Animal Havens: Rehab Rescued Animals at Wildlife Sanctuaries
Admittance to a wildlife sanctuary (also known as a wildlife refuge or wildlife haven) is often the only thing that saves an injured or orphaned animal from a painful, imminent death.
Many wildlife sanctuaries operate as rehabilitation sites, providing physical therapy and critically-needed emergency and long-term medical care to wildlife in need. Although it is comforting that such animal sanctuaries exist, the reasons they are necessary are disheartening:
Some animal havens are only able to handle a dozen or so animals and are very limited in the number of new creatures they can add to their fold. These wildlife sanctuaries generally are dedicated to large animals, such as tigers, elephants, and primates, who typically spend the rest of their days in the facilities. Other wildlife refuges open their doors to thousands of orphaned, abused, or abandoned birds and/or small mammals, providing them with needed medical care and rehabilitation, and then release those that can be safely returned to the wild.
Animal havens and the dedicated individuals who run and maintain them typically operate on a shoestring; with no government funding. Most of these sanctuaries rely on volunteers like you to help them provide much-needed services — services that are needed 365 days a year and often around the clock.
I Did This!
Although it is necessary to receive special training to be a wildlife rehabilitator, you can participate in many other activities that are vital to the comfort and welfare of the wild animals in the care of an animal sanctuary. For example, you can: build habitats, feed baby animals, prepare food, clean cages, help transport animals, help with educational activities, monitor and document recovery during rehabilitation, repair and build fences, answer the phones, or assist with fundraising. Every task is important, whether it's a hands-on activity with an animal or a job that frees up an experienced rehabilitator to do his or her specialized work.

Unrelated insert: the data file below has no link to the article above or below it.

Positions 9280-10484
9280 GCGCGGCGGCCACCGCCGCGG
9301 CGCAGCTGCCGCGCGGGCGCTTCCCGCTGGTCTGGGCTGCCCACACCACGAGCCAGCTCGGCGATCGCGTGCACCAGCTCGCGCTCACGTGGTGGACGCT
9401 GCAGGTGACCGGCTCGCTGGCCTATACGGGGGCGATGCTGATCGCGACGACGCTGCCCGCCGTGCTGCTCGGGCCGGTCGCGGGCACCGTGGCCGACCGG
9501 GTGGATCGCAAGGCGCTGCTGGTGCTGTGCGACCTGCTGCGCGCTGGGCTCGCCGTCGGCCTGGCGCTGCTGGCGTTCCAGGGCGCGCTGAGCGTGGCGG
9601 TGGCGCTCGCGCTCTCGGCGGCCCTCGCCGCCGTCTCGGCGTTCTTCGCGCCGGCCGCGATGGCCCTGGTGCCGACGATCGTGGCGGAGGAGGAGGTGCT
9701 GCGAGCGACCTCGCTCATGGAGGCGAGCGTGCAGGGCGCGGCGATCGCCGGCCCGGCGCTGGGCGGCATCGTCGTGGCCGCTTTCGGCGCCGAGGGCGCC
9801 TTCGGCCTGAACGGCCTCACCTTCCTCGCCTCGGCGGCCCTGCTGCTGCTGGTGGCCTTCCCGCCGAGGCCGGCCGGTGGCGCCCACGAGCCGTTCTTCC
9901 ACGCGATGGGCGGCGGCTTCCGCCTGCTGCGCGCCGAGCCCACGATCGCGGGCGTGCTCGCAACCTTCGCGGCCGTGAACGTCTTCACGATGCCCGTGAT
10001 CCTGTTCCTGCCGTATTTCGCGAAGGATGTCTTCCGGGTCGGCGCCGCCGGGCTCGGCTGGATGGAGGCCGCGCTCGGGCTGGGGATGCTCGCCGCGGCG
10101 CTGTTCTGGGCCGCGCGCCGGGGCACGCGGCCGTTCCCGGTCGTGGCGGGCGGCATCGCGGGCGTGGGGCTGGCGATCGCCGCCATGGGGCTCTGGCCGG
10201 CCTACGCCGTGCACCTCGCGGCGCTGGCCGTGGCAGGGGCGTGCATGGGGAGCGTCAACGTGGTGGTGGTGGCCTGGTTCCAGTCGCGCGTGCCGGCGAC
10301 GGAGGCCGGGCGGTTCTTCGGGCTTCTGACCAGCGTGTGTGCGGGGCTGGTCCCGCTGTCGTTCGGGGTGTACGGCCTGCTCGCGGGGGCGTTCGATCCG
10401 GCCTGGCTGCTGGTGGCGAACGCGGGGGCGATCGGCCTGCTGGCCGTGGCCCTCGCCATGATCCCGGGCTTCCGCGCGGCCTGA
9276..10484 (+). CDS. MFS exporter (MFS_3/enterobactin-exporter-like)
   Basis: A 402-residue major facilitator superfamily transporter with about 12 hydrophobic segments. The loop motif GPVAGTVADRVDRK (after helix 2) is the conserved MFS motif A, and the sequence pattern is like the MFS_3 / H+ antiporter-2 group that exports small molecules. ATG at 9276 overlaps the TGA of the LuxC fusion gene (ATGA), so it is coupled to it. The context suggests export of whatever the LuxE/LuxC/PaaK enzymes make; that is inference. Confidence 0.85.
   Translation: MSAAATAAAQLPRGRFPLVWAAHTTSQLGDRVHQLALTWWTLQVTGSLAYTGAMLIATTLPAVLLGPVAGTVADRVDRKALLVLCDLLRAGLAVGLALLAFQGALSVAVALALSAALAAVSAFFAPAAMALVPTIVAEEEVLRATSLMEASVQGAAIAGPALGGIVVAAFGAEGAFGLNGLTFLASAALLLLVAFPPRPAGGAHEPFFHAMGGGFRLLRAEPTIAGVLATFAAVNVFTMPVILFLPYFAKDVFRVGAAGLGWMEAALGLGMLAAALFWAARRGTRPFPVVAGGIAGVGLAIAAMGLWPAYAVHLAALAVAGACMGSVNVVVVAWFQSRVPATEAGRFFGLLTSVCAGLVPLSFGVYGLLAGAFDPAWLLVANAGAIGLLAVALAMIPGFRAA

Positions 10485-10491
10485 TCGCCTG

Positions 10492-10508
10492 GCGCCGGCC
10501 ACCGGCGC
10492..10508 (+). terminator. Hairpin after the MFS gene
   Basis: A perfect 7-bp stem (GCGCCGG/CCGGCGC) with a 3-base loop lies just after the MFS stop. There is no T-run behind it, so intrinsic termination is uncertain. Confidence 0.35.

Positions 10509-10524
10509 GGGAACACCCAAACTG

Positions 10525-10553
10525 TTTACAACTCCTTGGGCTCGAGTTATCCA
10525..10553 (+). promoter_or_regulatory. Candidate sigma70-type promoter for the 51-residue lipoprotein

Depending on where you want to go and your interests and talents, you could, for example, contact any of the following wildlife sanctuary projects.
To help you find compatible wildlife sanctuaries from among the many around the globe, you can check out the following sites and contact the animal sanctuaries through their active links:
Whether you have a few days, a few weeks, or a few months to spend helping wildlife in need, it’s sure to be time you'll never forget. Before you go on your volunteer vacation, you might want to read up on what wildlife rehabilitation is all about. The Wildlife Rehabilitation Information Directory and the Animal Sanctuary Association can offer you some insight.
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